What you can easily measure is the number of headcount that a stowage department has so the very first thing that any manager is going to do is get rid of half the department and then show how much money they have saved. The remaining planners now have double the number of ships to manage and they aren’t going to be spending any extra time optimizing anything. I’ve increased the number of vessels a single stowage planner can handle, but I haven’t done anything at all to improve quality, terminal productivity or vessel utilization.

These systems take years and tens of millions of dollars to develop and my only result is to fire half of the stowage team. Let’s just put that into perspective for a moment. Only about 0.03% of a Liner Shipping Companies staff are stowage planners. It’s going to take a very, very long time before I get my money back.

Similarly, the idea that any kind of automation will increase vessel utilization is (currently) a myth. A stowage planner is never just making decisions on where each container is to be loaded in the current port. They are always looking at the ports in the future (See related article). Since forecast accuracy is so poor, in part due to the pricing structure outlined in the first of these articles, a planner is always working with a combination of real data, forecast data, experience and “what-if” scenarios.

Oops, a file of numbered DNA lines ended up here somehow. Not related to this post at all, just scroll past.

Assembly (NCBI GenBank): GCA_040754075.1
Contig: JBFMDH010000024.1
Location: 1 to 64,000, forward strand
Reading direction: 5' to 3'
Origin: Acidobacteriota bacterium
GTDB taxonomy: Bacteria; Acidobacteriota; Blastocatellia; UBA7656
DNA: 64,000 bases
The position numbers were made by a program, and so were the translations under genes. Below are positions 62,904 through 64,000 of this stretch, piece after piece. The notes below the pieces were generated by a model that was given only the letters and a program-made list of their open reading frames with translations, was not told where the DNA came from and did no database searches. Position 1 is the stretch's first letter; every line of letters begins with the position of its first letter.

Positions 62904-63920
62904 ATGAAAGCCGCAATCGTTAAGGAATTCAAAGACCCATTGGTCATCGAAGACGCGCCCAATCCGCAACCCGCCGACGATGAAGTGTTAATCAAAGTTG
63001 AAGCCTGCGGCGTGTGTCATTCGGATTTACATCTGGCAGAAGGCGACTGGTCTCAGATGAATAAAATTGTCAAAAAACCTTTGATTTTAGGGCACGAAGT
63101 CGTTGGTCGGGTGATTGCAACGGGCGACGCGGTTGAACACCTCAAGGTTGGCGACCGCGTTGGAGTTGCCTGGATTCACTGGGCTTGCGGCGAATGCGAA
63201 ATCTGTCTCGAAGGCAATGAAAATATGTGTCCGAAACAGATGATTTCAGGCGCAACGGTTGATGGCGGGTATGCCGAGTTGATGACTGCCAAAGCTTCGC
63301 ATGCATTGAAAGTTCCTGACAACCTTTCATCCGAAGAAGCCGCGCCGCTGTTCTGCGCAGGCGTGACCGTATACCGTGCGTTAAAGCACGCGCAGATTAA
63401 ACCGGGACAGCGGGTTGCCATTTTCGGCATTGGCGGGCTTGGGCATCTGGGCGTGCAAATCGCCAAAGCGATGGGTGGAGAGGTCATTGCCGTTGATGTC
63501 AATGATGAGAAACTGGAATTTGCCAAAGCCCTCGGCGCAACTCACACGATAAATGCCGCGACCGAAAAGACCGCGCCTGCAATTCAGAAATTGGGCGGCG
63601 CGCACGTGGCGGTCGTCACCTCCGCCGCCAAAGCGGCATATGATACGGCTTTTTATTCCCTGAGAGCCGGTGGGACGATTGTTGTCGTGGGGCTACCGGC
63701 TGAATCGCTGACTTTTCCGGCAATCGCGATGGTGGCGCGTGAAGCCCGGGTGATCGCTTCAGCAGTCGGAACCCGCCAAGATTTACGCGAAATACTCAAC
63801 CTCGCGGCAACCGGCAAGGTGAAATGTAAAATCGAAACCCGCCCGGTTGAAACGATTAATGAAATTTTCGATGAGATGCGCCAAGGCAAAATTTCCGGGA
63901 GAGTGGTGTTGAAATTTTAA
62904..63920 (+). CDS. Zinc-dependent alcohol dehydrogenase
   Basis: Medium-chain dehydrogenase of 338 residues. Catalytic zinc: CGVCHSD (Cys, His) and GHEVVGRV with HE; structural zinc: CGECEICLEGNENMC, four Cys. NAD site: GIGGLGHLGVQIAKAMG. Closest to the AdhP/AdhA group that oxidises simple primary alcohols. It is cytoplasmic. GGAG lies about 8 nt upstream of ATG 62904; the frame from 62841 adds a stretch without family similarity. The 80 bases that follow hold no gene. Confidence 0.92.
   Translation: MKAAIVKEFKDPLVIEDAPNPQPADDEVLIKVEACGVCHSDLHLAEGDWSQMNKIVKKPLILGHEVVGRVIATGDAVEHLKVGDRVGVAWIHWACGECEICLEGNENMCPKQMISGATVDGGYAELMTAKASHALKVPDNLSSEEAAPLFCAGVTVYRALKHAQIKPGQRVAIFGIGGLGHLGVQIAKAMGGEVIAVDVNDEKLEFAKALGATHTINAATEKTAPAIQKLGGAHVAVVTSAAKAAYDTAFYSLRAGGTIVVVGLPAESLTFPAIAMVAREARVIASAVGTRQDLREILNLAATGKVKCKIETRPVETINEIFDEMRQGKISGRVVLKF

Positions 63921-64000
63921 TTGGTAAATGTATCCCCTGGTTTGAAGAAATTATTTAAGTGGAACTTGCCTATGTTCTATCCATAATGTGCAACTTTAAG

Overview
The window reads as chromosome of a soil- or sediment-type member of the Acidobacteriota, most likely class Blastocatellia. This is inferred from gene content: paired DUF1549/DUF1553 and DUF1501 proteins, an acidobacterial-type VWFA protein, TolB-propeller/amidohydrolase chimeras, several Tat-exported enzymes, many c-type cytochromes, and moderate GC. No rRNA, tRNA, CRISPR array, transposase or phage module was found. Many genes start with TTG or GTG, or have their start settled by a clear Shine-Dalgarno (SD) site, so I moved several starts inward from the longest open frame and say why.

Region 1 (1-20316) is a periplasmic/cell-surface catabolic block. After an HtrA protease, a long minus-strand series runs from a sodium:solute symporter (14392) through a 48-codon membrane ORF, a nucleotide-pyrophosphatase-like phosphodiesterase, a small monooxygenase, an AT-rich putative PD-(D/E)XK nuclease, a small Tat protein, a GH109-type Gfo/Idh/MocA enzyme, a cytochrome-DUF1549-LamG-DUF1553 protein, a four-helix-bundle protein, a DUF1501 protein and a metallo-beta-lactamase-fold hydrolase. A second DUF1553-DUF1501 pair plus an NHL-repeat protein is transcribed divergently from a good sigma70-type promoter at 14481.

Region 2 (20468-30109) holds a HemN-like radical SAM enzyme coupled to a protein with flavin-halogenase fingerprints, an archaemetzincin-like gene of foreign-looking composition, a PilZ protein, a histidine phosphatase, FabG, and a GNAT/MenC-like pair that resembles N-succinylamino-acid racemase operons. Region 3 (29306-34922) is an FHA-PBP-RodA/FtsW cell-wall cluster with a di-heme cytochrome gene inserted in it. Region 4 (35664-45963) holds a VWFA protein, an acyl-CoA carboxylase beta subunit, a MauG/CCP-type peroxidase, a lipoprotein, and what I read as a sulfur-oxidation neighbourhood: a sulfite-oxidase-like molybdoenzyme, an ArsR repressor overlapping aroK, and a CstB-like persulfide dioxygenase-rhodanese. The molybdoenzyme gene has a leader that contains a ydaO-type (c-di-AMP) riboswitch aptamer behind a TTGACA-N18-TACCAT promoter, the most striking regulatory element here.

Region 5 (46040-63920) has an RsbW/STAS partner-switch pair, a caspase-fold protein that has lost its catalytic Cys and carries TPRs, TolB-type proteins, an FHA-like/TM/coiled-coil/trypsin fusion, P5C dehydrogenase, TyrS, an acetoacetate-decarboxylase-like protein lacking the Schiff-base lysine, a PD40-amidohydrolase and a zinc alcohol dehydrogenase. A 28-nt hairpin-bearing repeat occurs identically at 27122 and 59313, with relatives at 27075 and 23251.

The human brain is perfectly capable of working with this kind of combined information, a computer is not. As soon as you input forecasts for future ports into a system, it will take it as fact and stow the vessel accordingly. The system will repeat this process from one port to the next until it finally walks itself into a corner. That results in costly restows, poor crane deployment, increased fuel consumption, to name but a few simply because the forecasts are extremely fluid and will have changed, often quite dramatically.

Lastly, there is the myth that if you can fully automate vessel stowage, then there is no longer the need to have an experienced stowage planner. A system can only ever be as good as the information that is fed into it. It’s very difficult for it to assess the true downstream impact, since the entire stowage plan is built upon a set of assumed information. You still need to have someone who understand what decisions a system has taken, why it has taken them and what will be the impact.

Stowage automation is a bit like Blockchain. Senior management hear of these things, have no real idea or concept of how they can practically be applied to complement and enhance their businesses, but they still see them as something they “must have”.

Technology can certainly improve the way that liner shipping works, but only when it is coupled with well thought out and implemented Change Management programs. Switching to new technology is easy. Changing the way people behave is a much tougher challenge, and it needs to start at the top.